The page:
The action unfolds over a selection of modes. None of them are revolutionary, but they all work well. There's a co-op mode versus bots, as well as a wave-based mode that has you fending off increasingly hostile enemy drone and mechs. Then there's a respectable selection of PvP modes that do a good job of mixing things up.


Deathmatch and Team Deathmatch do exactly as you'd expect, but Missile Assault and Siege are a bit different. Missile Assault is actually a domination type mode, that has teams contest three capture points, but Siege offers a different experience, with both teams trying to destroy the opposing base with the help of giant spaceships flying above. Players collect energy to launch a spaceship, which then advances towards the enemy base dealing damage as it gets closer. Games played in this mode tend to take longer than your typical match, and for players looking for something a little more tactical and more substantial, they'll surely gravitate in this direction.

There isn't a huge number of maps, but they're fit for purpose. We liked the less the industrial arenas, as the natural contours of the environments added an extra dimension to battle. There's urban environments too, but they're very angular and due to their composition, they didn't always feel like real places, more that they were built with the express purpose of having mechs fight over them (which of course they were). Some of the maps also felt a bit dull in terms of colour and art style. We liked many of the visual and particle effects, but there's a lot of sepia tint going on (another reason why we like the snowy and grassy maps).

The mechs themselves are, as you'd expect, imposing and largely impressive in their design. They managed to come up with some cool variants, ranging from the boring starter unit (it's just a box on legs), through to some of the really cool high level models. Their animations are smooth from a cockpit perspective, but their movements can look a bit unnatural when you're looking at other mechs or watching in the third-person while you're waiting to respawn. Another potential criticism of the PS4 version we tested is the frame-rate, which never felt silky smooth (although it was somewhat disguised by the sometimes jerky movement of the mechs).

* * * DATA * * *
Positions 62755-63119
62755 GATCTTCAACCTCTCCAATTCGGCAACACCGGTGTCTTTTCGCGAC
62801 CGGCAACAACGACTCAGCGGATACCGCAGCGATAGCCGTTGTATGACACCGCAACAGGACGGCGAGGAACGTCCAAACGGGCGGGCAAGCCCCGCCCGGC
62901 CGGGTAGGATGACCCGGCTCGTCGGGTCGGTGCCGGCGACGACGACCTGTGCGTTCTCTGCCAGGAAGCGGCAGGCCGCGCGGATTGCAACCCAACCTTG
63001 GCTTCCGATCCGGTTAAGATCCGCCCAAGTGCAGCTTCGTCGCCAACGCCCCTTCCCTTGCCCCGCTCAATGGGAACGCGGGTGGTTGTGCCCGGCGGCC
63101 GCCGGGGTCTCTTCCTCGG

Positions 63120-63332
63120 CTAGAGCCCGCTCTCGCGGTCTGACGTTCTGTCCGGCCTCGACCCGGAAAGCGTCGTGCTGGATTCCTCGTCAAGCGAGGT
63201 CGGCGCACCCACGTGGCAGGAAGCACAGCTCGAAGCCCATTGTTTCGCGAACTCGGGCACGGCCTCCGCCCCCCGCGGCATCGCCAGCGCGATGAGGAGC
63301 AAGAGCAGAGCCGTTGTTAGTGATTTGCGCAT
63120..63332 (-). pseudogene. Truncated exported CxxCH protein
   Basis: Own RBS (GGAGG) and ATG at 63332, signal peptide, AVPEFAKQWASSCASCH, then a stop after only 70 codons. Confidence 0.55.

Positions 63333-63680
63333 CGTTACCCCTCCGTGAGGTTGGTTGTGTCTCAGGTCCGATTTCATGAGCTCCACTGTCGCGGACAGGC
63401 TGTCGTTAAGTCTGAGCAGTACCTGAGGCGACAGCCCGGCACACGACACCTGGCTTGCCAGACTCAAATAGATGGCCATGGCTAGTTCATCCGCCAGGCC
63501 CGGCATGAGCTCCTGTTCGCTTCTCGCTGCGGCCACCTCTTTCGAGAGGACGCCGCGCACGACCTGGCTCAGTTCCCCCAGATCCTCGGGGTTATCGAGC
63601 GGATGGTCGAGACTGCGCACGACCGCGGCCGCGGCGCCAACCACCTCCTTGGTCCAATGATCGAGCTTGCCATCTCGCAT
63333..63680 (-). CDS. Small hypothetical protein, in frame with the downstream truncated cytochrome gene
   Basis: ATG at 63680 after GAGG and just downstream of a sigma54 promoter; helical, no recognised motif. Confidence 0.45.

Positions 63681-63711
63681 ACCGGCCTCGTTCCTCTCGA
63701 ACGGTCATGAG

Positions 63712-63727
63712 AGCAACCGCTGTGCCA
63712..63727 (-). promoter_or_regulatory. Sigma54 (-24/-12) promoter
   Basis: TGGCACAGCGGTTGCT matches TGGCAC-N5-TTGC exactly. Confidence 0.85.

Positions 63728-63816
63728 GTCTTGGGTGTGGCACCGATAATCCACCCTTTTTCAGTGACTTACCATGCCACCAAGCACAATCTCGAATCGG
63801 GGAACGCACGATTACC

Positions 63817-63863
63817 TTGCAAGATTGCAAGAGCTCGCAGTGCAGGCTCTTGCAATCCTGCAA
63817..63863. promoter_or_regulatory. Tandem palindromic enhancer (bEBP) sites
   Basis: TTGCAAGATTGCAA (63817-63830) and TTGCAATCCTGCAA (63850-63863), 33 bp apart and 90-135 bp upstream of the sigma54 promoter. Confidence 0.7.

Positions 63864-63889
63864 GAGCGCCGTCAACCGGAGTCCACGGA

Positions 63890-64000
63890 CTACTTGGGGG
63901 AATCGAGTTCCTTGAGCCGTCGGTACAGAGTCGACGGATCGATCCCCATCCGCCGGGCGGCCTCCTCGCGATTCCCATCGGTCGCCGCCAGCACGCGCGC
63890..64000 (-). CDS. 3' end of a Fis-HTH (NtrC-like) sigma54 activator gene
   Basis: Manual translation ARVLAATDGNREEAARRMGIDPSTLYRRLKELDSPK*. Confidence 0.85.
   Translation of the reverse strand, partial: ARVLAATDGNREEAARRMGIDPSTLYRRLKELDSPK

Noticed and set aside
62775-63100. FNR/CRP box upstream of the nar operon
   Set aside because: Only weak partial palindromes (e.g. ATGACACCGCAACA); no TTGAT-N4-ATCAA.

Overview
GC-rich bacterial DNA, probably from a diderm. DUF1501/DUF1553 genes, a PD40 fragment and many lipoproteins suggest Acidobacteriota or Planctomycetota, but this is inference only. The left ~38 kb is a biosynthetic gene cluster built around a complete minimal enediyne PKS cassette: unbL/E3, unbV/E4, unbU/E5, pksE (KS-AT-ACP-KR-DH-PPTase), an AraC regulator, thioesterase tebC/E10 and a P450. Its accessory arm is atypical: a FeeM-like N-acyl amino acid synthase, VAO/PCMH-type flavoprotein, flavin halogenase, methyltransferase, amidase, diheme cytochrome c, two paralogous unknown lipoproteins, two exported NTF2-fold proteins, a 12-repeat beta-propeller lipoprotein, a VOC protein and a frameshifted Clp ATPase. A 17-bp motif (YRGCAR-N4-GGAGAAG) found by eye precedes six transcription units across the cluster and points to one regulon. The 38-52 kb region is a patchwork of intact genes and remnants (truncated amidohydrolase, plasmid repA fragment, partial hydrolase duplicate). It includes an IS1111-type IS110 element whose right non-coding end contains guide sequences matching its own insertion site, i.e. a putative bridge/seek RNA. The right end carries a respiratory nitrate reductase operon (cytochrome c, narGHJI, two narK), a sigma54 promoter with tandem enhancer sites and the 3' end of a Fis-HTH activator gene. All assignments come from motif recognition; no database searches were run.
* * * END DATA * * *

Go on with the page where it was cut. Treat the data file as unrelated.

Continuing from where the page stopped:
Hawken has aged quite well considering we first played it knocking on four years ago. Since we last put it down it feels like surprisingly little has changed (although we're sure plenty has, the UI for example). The game itself was solid back then, and it remains solid to this day, even if it's not particularly impressive from a technical perspective. Given the low financial barrier to entry and the fact that fun can be had straight out the gate, we'd happily recommend you download it and give it a spin. It might not be a classic, and it doesn't feel fresh either, but if you're after a mech shooter to while away a few hours, look no further than this.

07 Gamereactor UK
7 / 10
Solid selection of modes and mechs, good multiplayer action,
Free-to-play model is ok but could have been more cleanly implemented, visuals a bit muddy and not brilliant technically.
overall score
is our network score. What's yours? The network score is the average of every country's score